Ketanji Brown Jackson has been sworn in as an associate justice of the U.S. Supreme Court, marking the first time in American history that a Black woman has sat on the nation's highest judicial body.
Stephen Breyer, who retired as a justice minutes before the swearing-in ceremony, and Chief Justice John Roberts administered the oaths to President Joe Biden's 51-year-old nominee.
Thursday marks the first time in history that four women have been on the Supreme Court together. Jackson joins Sonia Sotomayor and Elena Kagan, two liberals nominated by President Barack Obama, and conservative Amy Coney Barrett, a Donald Trump nominee. This also marks the first time that white men do not make up a majority of justices.
Justice Ketanji Brown Jackson's swearing-in marks several historic firsts. (Photo: Associated Press)
"It has taken 232 years and 115 prior appointments for a Black woman to be selected to serve on the Supreme Court of the United States," Jackson said after Congress confirmed her appointment in April. "But we've made it. We've made it. All of us."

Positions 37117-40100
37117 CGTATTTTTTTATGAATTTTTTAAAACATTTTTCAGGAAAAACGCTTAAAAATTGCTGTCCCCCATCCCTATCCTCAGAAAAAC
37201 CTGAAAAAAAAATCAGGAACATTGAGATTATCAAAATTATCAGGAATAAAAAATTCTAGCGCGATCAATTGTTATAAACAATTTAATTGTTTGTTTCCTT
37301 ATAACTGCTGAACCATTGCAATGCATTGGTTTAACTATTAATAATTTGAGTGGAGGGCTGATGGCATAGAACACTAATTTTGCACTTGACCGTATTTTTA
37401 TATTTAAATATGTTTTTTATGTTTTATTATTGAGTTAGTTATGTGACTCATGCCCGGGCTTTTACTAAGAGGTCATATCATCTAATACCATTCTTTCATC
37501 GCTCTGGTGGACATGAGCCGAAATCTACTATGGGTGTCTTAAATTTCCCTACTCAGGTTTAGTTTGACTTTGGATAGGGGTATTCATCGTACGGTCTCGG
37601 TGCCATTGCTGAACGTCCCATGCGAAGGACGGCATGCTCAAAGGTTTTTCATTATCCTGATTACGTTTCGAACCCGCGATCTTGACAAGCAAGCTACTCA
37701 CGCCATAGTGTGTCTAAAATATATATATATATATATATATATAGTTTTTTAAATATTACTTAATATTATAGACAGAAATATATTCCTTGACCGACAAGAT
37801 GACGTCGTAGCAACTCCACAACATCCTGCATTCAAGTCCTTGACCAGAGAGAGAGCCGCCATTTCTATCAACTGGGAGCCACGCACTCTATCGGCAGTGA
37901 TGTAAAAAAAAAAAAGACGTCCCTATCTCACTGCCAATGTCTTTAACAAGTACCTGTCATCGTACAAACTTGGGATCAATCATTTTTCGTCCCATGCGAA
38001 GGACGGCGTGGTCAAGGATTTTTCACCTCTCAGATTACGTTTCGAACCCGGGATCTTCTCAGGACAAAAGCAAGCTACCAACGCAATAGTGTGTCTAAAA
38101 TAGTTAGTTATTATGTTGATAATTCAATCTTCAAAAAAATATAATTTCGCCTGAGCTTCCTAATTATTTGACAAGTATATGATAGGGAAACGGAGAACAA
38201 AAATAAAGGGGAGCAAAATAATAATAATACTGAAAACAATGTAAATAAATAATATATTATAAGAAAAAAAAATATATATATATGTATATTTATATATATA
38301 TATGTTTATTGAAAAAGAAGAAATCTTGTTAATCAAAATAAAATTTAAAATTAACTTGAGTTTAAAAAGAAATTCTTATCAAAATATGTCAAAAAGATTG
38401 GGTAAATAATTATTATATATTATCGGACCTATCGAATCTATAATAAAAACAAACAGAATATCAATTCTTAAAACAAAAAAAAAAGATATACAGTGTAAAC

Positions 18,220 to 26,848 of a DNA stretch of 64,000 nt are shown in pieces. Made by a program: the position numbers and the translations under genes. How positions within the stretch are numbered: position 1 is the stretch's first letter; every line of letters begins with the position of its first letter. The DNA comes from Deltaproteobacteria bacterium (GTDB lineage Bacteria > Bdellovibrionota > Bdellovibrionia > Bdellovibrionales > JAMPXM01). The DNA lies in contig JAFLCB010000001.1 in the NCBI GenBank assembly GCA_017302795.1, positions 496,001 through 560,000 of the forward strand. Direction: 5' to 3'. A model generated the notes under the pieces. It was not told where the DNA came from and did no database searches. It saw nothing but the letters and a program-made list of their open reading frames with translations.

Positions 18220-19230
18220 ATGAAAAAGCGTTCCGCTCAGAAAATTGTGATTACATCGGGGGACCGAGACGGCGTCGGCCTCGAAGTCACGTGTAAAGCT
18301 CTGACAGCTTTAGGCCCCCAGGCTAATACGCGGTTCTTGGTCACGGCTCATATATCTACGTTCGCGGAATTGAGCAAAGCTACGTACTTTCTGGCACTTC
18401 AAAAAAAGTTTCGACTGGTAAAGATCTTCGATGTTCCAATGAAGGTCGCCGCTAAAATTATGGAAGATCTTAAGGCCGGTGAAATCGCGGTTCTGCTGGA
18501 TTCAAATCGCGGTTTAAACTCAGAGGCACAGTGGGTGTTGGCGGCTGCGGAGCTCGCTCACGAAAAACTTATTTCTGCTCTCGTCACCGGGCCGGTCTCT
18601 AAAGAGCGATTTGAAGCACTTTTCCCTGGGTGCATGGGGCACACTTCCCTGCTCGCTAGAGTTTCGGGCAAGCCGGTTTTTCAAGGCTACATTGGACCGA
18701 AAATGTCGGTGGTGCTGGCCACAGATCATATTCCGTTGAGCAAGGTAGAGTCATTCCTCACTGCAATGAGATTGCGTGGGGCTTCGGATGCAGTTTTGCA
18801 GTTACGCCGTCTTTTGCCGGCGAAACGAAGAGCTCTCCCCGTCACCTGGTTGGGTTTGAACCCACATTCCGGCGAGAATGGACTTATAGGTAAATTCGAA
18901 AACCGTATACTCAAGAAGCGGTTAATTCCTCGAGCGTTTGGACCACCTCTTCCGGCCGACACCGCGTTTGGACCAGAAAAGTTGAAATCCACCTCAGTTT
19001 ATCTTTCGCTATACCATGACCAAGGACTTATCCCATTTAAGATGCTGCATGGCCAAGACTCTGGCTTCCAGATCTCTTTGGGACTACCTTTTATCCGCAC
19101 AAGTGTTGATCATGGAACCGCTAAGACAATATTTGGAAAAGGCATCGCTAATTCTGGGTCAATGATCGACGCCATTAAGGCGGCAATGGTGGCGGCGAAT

She is also the first former public defender on the nation's highest court.
Jackson joins a Supreme Court embroiled in turmoil. Last week, its six conservative members upended abortion rights for millions of people by overturning Roe v. Wade, even though several of them previously acknowledged the 1973 case was settled precedent. Justice Clarence Thomas said in his concurring opinion last week that this paves the way for the court to overturn its past rulings protecting birth control access and same-sex marriage as well.
Public opinion of the court is at a record low, according to a Gallup poll conducted in June. Only a quarter of Americans reported having confidence in the court, down 11 percentage points from last year, the survey found.
This is a developing story. Please check back for updates.
This article originally appeared on HuffPost and has been updated.
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